Nowadays we pay nearly half our wealth in taxes, and over half in some European countries. The vast bulk of this money is simply a transfer from productive citizens to non-productive citizens. The only reason we have managed it for so long without popular revolt is that we live in phenomenally wealthy societies, and it’s a Ponzi scheme — in order to function, it depends on a continuous increase in the population to provide new suckers for the system.

The demographic collapse will see the end of the modern welfare state. It’s inevitable; it has to happen. There is nothing anyone can do. No matter how powerful a government is, it cannot solve this problem by fiat. Before the middle of this century, the welfare state will be gone.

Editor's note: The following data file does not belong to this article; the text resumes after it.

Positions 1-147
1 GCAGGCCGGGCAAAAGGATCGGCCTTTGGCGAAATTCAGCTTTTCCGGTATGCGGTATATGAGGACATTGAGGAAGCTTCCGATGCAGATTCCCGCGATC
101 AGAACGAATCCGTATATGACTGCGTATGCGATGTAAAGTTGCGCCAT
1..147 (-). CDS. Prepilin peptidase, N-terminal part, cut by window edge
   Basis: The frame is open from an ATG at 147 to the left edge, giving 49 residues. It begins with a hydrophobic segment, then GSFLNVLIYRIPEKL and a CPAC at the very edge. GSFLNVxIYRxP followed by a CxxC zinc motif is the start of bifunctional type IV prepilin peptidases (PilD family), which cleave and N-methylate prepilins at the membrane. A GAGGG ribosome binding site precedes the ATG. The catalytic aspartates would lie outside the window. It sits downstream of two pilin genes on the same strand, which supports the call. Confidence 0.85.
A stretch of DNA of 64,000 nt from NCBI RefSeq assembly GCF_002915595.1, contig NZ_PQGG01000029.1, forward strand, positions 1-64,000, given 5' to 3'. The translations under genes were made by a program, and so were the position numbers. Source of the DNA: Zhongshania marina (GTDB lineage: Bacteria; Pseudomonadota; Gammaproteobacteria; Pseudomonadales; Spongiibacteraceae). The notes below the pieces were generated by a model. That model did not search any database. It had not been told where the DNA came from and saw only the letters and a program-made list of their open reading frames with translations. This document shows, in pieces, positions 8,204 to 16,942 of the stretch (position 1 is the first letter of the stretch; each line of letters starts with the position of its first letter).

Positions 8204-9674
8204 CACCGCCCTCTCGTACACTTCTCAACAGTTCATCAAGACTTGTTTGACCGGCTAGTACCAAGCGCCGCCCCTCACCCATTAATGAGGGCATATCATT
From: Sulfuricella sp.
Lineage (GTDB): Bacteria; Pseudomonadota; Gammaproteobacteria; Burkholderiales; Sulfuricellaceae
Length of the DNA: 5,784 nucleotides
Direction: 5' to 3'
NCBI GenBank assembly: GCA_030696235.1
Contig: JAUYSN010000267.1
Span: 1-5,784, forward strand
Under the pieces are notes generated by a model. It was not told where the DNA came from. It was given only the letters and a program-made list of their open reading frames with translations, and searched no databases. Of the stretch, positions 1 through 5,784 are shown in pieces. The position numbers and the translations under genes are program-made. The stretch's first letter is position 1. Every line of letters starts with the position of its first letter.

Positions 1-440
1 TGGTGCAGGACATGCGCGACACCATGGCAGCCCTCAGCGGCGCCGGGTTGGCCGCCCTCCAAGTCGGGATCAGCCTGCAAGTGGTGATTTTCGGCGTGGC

If we choose to assess this prospect honestly, and act prudently, we may be able to restructure our governmental functions so as to avoid a cataclysm. But the longer we delay systemic change, the less likely it is that there will be a non-violent solution.

Baron Bodissey said...

Pasta, part 2 --

I don't see why it should be any different for social expenses like welfare or universal health care. You may consider these expendable, but if you don't, then covering them by taxation-raised money seems the soundest way to do.

Unfortunately, you are operating under the same false premises that most people do nowadays in the West. We have all been brainwashed for so long by Socialist propaganda that it is very difficult to think about these issues in a different framework.